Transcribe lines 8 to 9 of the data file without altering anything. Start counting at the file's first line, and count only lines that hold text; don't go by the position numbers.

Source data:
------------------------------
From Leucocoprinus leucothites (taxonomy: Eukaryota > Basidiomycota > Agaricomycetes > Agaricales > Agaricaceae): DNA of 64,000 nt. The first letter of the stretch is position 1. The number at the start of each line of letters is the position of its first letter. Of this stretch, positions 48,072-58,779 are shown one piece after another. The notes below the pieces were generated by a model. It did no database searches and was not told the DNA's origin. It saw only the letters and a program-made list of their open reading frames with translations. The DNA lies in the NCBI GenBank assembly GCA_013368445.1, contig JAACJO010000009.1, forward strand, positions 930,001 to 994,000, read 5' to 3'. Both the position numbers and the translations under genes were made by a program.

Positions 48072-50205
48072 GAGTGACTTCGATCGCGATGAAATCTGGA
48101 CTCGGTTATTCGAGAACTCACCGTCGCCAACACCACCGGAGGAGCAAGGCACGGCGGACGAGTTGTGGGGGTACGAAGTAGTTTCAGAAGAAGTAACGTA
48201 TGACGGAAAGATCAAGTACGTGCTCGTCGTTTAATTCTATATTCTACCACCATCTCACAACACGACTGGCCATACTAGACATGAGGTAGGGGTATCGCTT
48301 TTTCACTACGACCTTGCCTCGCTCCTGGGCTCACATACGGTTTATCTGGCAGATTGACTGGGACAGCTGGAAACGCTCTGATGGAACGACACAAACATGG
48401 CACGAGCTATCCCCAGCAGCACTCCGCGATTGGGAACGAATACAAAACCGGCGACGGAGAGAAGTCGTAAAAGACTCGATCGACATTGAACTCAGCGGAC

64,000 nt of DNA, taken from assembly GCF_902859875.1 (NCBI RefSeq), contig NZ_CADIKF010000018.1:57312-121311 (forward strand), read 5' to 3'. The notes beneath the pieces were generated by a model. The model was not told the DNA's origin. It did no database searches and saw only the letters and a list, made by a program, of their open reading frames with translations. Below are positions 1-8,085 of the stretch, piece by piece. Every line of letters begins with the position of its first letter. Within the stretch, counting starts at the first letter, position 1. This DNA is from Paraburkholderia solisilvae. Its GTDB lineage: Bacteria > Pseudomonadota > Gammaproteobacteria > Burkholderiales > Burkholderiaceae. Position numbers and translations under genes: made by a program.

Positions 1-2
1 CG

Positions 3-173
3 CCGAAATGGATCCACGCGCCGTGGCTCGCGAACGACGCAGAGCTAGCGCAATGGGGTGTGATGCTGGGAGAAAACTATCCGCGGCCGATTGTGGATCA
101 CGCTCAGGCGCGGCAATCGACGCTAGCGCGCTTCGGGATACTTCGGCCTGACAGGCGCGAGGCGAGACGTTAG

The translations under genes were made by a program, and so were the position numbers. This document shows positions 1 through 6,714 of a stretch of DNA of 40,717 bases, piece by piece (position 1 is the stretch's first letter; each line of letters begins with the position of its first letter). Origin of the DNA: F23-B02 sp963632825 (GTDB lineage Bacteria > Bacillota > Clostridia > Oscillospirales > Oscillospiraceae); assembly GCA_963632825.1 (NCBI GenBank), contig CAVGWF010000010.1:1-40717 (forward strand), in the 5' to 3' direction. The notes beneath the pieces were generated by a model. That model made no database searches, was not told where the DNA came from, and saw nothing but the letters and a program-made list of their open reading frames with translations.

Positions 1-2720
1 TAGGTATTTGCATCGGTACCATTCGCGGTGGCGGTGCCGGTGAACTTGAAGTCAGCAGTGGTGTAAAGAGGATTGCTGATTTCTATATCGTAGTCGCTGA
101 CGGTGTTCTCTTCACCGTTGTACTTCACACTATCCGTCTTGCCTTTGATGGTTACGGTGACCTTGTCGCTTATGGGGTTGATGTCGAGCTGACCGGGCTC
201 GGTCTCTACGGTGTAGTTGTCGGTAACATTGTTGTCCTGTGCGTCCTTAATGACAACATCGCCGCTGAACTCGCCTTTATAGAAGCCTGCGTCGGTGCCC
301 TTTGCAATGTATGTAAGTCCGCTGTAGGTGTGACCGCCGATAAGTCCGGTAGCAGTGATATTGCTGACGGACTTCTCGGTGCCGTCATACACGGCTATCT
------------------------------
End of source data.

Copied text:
64,000 nt of DNA, taken from assembly GCF_902859875.1 (NCBI RefSeq), contig NZ_CADIKF010000018.1:57312-121311 (forward strand), read 5' to 3'. The notes beneath the pieces were generated by a model. The model was not told the DNA's origin. It did no database searches and saw only the letters and a list, made by a program, of their open reading frames with translations. Below are positions 1-8,085 of the stretch, piece by piece. Every line of letters begins with the position of its first letter. Within the stretch, counting starts at the first letter, position 1. This DNA is from Paraburkholderia solisilvae. Its GTDB lineage: Bacteria > Pseudomonadota > Gammaproteobacteria > Burkholderiales > Burkholderiaceae. Position numbers and translations under genes: made by a program.

Positions 1-2